There are many different options to remove a tattoo.
People get tattoos for many reasons – these could be cultural, personal, a decision made on a whim, or simply because they like a design. With just as many reasons why people get tattoos, there are just as many reasons why people may want to have them removed. These may be due to regret, poor workmanship, fading tattoos, or even due to work requirements.
Of course, although tattoos are permanent, this is only to an extent. They can be removed but whether complete removal is possible, it very much depends on the tattoo.
How can we remove tattoos?
Various techniques have been employed to remove tattoos over the years. These include tattooing the tattoo with a skin-coloured tattoo, also called a cover-up tattoo, surgical excision and laser removal. Generally, experts agree that laser removal is probably the most successful way to remove tattoos.
Today, laser tattoo removal is done using either the Q-switched laser or the newer Pico Laser. These lasers send out energy in one strong pulse and the energy subsequently shatters the ink inside your skin to dissolve it. There is also a slight difference in the way Q-switched laser and Pico Laser work on the skin. With Q-switched lasers, the pulse of energy from the laser heats up the ink in your skin, causing it to shatter (photothermal effect), whilst with the newer Pico Lasers, instead of relying on heat energy, picosecond lasers deliver the energy so rapidly (in trillionths of a second) that the tiny pigment particles in the tattoo ink vibrate and shatter without burning surrounding tissue, giving not only higher efficacy and quicker clearance, but safer treatment due to reduced damage to normal skin structures.
Which tattoos are best to remove?
With tattoos, the older they are, the easier they are to remove. Also, amateur “stick and poke” tattoos are more easily removed. The ease of removal also depends on the colours – typically dark colours such as black, dark blue, green and brown are easy to remove, whilst colourful tattoos are more difficult to remove, as they typically require treatment with different lasers and wavelengths to be effective. Also, the closer the colour of the tattoo is to your skin, the more difficult it becomes to have it removed.
The best candidates for laser tattoo removal are usually those with lighter skin but with dark coloured tattoos. Due to the risk of side effects, people with darker skin, pre-existing skin conditions such as keloid and eczema may find removal more complicated.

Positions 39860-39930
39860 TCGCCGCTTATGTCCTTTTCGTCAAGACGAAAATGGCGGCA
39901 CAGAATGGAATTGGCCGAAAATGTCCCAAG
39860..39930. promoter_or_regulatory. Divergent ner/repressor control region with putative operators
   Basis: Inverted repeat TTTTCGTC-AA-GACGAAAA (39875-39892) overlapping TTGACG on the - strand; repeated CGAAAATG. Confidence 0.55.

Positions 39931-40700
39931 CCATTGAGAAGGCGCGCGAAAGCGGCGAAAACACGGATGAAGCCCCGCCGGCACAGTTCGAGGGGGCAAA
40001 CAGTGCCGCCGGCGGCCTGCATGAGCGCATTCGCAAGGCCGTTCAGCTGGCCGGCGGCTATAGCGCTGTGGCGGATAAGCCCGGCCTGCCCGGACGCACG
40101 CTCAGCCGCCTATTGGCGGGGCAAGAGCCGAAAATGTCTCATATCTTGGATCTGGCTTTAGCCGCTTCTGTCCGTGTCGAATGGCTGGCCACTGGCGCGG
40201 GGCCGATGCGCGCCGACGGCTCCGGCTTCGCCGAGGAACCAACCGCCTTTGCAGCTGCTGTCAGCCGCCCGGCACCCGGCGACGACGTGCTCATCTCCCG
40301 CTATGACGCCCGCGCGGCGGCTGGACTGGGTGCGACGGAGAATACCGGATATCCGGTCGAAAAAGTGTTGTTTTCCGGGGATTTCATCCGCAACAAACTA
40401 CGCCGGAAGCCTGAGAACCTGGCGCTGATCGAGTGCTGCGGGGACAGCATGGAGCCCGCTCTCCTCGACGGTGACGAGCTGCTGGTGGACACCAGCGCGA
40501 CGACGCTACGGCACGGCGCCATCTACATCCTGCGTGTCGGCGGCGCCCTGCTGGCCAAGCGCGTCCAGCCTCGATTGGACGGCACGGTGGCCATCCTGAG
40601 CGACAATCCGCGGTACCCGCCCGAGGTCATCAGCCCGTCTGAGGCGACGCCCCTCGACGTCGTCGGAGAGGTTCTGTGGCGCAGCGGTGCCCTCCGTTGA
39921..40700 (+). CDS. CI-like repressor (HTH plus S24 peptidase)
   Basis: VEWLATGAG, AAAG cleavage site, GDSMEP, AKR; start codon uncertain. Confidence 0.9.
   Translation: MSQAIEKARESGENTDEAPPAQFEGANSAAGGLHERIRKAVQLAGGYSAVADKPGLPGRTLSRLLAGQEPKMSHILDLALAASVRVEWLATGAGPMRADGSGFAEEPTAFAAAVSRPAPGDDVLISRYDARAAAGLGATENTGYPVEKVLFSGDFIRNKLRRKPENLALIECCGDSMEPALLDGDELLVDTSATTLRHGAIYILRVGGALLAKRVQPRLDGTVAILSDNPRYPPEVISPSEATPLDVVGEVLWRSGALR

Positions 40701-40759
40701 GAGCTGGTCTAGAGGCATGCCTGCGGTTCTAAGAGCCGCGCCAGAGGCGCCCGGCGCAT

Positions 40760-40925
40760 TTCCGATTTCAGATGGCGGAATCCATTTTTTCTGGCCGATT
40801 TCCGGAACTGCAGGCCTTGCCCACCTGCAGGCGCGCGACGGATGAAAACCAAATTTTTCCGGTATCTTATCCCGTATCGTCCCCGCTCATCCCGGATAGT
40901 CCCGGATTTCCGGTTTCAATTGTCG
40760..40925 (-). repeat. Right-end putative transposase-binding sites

What’s laser tattoo removal like?
In Singapore, laser tattoo removal can generally be done with a dermatologist or at an aesthetic clinic. Numbing cream is usually applied to numb the area of tattooed skin and following this, the laser is applied onto the pigmented parts of the skin. Treatment typically feels like someone snapping a rubber band onto your skin, followed by a hot and stingy sensation in the treated area.
Following treatment, the skin may bleed, blister and swell, hence it is important that aftercare such as applying an antibacterial ointment, regular change of wound dressing and avoiding sun and outdoor activities are followed carefully. The process is repeated over multiple sessions, usually in six- to eight-weekly intervals until you’re happy with the extent to which your tattoo has faded.
Are there risks with laser tattoo removal?
Risks were higher with the older Q-switched laser. Possible risks included scarring, developing permanent white spots in the area of treatment and darkening of skin in the surrounding area. The possibility of these happening have decreased with the newer Pico Lasers but it still is not zero. Hence, to reduce your risk of scarring, do not pick at the area until it heals and try to stay out of the sun and follow your doctor’s instructions and recommendations.
What if laser is not able to remove the tattoo completely?
If laser is not able to remove the tattoo, then the only sure-fire method of completely removing the tattoo is to undergo a surgical removal, also called an excision tattoo removal. It involves cutting off tattooed skin and stitching the remaining skin back together. This will leave a scar and is usually preferred for small tattoos.
The bottomline is tattoos are a common yet permanent body decoration. For those who no longer want a tattoo, there are different ways of removing it.
** This article was written by Dr Kwan Yuan Dong from S Aesthetics Clinic. At the clinic, he does dermal fillers, Botox, laser treatments as well as non-surgical contouring and rejuvenation techniques.